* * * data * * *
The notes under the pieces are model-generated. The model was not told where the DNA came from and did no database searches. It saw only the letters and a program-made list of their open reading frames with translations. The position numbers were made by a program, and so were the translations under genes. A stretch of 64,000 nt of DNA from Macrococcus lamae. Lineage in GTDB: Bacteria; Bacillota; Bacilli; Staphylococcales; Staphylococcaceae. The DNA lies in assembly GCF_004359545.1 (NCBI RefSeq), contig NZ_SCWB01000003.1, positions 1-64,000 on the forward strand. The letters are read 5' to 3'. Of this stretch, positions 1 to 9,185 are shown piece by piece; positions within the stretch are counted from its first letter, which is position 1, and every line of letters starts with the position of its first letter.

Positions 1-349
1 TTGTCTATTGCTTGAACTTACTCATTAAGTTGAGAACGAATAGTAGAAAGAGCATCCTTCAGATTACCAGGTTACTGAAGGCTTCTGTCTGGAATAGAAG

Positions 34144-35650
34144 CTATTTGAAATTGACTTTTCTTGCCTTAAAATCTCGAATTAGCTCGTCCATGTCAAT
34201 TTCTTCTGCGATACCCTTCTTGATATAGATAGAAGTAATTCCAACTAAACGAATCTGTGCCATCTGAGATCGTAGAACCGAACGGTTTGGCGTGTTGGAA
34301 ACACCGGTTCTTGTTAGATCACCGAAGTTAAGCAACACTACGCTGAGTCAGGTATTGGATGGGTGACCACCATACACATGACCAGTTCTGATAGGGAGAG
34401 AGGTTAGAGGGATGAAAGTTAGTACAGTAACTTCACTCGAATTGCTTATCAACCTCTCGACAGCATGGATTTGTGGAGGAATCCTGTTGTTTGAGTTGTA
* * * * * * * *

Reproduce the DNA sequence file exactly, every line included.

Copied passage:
The notes under the pieces are model-generated. The model was not told where the DNA came from and did no database searches. It saw only the letters and a program-made list of their open reading frames with translations. The position numbers were made by a program, and so were the translations under genes. A stretch of 64,000 nt of DNA from Macrococcus lamae. Lineage in GTDB: Bacteria; Bacillota; Bacilli; Staphylococcales; Staphylococcaceae. The DNA lies in assembly GCF_004359545.1 (NCBI RefSeq), contig NZ_SCWB01000003.1, positions 1-64,000 on the forward strand. The letters are read 5' to 3'. Of this stretch, positions 1 to 9,185 are shown piece by piece; positions within the stretch are counted from its first letter, which is position 1, and every line of letters starts with the position of its first letter.

Positions 1-349
1 TTGTCTATTGCTTGAACTTACTCATTAAGTTGAGAACGAATAGTAGAAAGAGCATCCTTCAGATTACCAGGTTACTGAAGGCTTCTGTCTGGAATAGAAG

Positions 34144-35650
34144 CTATTTGAAATTGACTTTTCTTGCCTTAAAATCTCGAATTAGCTCGTCCATGTCAAT
34201 TTCTTCTGCGATACCCTTCTTGATATAGATAGAAGTAATTCCAACTAAACGAATCTGTGCCATCTGAGATCGTAGAACCGAACGGTTTGGCGTGTTGGAA
34301 ACACCGGTTCTTGTTAGATCACCGAAGTTAAGCAACACTACGCTGAGTCAGGTATTGGATGGGTGACCACCATACACATGACCAGTTCTGATAGGGAGAG
34401 AGGTTAGAGGGATGAAAGTTAGTACAGTAACTTCACTCGAATTGCTTATCAACCTCTCGACAGCATGGATTTGTGGAGGAATCCTGTTGTTTGAGTTGTA